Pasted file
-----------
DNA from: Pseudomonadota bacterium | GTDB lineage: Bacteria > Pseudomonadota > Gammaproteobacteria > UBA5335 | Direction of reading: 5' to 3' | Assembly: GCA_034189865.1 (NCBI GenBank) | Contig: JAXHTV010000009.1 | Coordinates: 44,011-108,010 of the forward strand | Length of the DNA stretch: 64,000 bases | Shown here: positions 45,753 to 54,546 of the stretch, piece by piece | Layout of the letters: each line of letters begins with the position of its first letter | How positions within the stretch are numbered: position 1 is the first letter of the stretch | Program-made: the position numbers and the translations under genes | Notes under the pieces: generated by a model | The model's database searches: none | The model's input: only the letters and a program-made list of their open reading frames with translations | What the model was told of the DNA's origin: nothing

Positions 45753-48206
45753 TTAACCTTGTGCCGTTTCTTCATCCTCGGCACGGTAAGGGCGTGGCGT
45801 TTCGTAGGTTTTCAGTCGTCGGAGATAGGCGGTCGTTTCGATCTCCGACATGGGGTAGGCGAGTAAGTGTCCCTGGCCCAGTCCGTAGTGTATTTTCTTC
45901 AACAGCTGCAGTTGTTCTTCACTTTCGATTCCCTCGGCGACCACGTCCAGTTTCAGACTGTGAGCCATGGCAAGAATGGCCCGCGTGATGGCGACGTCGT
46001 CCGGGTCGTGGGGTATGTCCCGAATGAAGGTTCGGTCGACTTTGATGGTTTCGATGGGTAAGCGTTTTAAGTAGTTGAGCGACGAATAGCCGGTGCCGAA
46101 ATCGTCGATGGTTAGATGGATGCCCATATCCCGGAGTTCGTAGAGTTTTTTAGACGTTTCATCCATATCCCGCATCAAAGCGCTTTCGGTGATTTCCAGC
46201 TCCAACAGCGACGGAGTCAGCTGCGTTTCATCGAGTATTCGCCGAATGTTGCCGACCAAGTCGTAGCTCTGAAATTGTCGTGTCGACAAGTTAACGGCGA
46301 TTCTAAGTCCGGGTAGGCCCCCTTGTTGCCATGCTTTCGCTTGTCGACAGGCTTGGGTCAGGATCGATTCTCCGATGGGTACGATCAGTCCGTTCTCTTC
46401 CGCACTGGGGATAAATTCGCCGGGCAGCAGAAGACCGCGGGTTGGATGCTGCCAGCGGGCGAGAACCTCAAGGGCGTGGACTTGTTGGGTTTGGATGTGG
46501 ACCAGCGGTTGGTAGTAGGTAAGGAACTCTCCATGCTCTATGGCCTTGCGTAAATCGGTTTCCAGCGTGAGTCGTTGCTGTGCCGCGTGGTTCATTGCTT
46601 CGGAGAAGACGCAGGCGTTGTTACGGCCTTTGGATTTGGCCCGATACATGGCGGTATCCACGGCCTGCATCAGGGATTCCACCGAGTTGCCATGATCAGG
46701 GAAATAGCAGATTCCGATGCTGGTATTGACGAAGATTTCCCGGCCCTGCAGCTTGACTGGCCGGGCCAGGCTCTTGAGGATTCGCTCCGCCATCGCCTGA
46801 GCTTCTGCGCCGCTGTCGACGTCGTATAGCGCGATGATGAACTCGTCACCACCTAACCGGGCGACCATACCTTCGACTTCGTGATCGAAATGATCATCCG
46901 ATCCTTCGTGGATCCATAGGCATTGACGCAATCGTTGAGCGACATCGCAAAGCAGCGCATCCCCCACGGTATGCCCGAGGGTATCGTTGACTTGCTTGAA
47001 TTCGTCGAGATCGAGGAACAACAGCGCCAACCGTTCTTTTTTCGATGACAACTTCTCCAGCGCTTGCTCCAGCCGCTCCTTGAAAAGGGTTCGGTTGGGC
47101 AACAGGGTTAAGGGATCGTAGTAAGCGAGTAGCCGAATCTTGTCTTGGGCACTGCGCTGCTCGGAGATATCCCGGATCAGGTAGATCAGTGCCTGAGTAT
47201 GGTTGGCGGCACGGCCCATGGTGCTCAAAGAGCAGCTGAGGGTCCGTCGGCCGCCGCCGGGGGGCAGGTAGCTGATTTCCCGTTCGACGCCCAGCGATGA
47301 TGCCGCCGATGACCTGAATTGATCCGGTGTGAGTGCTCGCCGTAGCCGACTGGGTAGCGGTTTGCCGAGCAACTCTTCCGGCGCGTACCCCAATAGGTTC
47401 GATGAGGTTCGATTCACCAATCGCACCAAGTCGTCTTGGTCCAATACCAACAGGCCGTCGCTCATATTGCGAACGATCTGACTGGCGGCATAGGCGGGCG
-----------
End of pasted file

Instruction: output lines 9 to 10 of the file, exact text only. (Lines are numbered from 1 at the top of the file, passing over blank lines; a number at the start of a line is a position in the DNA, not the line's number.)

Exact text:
46301 TTCTAAGTCCGGGTAGGCCCCCTTGTTGCCATGCTTTCGCTTGTCGACAGGCTTGGGTCAGGATCGATTCTCCGATGGGTACGATCAGTCCGTTCTCTTC
46401 CGCACTGGGGATAAATTCGCCGGGCAGCAGAAGACCGCGGGTTGGATGCTGCCAGCGGGCGAGAACCTCAAGGGCGTGGACTTGTTGGGTTTGGATGTGG